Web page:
- Food and liquid of any kind. Any food or liquids must be consumed in the queue or disposed of before you enter the security search point at the Palace of Westminster.
- Flowers or other tribute items (including candles, soft toys and photographs). These items cannot be taken into or left in the Palace of Westminster. Floral tributes only should be taken to the dedicated floral tribute area in Green Park.
- Sharp items, including knives, Swiss Army knives, scissors, cutlery and screwdrivers.
- Personal defence equipment or any object that could be used as a weapon and/or compromise public safety, including personal defence sprays.
- Paint sprays, padlocks, chains, climbing gear, and dangerous or hazardous items.
- Fireworks, smoke canisters, air-horns, flares, whistles, laser devices, and other items that could be used to cause a disturbance or noise.
- Banners, placards, flags, advertising or marketing messages, and other similar items that could be used to cause a disturbance.
- Coolers, hampers, sleeping bags, blankets, folding chairs and camping equipment.
- Non-foldable pushchairs.
- Any other items as directed by security staff or police.
You also must not bring or erect gazebos or tents, light barbecues or fires or attempt to queue on behalf of others or ask others to queue on your behalf.
Only those given wristbands at the end of the queue will be able to stay in the queue.
Any bags or other items unattended will be removed and may be destroyed.
A bag drop facility will be available and its location confirmed Tuesday September 13 but capacity is limited, and there is no guarantee that there will be space at the facility.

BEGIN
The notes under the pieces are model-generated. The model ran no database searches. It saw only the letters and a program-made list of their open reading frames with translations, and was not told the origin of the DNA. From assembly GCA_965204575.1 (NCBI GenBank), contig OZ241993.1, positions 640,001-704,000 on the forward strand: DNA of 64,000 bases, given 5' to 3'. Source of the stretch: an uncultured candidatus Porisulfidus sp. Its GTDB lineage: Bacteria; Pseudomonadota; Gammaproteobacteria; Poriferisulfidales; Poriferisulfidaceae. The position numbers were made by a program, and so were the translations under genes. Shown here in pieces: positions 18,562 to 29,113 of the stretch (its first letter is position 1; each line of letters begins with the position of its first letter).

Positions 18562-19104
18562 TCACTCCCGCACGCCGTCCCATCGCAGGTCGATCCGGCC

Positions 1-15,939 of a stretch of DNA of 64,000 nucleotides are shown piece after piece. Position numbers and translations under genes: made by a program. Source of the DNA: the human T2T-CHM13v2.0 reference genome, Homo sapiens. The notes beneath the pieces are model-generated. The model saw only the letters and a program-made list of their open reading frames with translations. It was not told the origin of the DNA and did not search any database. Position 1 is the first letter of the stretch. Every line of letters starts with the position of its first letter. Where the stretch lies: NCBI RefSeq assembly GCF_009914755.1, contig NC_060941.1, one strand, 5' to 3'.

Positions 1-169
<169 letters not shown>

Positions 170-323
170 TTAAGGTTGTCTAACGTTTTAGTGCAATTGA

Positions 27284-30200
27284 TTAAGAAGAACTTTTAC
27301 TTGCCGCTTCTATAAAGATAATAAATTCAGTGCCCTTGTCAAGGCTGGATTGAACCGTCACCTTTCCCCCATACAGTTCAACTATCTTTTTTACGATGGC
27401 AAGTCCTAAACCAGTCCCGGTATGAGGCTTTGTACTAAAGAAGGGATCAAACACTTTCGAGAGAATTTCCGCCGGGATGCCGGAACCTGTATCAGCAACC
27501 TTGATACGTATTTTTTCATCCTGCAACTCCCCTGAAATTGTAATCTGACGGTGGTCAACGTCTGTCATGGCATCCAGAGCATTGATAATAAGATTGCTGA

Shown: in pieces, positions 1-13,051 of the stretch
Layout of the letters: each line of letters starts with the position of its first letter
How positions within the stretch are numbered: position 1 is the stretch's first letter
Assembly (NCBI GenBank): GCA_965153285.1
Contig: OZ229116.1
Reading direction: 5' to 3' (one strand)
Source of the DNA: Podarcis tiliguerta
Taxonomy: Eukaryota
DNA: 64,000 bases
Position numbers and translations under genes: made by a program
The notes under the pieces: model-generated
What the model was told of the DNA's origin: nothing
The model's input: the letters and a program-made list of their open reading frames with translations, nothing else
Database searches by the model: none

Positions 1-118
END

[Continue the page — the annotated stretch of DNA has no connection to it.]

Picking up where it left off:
Waiting for bag storage space to become available will increase your queuing time.
How do I queue to visit the Queen lying-in-state?
The queue will start where Albert Embankment meets Lambeth Bridge in Central London, on the south side of the River Thames. From Albert Embankment, the queue will continue along the south bank of the Thames.
To visit the Lying-in-State, you need to join the back of the queue; the location of the back of the queue will move depending on how many people are queuing.
When you reach the back of the queue, you will be given a coloured and numbered wristband. This is a record of when you joined the queue, however please note that having a wristband does not guarantee your entry to the Lying-in-State.
Wristbands are specific to each person joining the queue, and are strictly non-transferable. You must keep this wristband on at all times as it will be checked along the route.
Your wristband also allows you to leave the queue for a short period to use a toilet or get refreshments, then return to your place in the queue. Public toilets, drinking water and first aid stations are available at designated locations along the queue route.
Is there a dress code to visiting The Queen Lying-in-State?
Official guidance has asked those attending the Queen Lying-in-State to dress appropriately for the occasion to pay respects at the Lying-in-State and to not wear clothes with political or offensive slogans.
How can I travel to the Palace of Westminster?
Details on the route in order to visit The Queen Lying-in-State will be published on the Government’s website at 10pm on Tuesday September 13 2022.
Road closures have already been issued by Transport for London while The Queen is lying-in-state this week and ahead of the state funeral.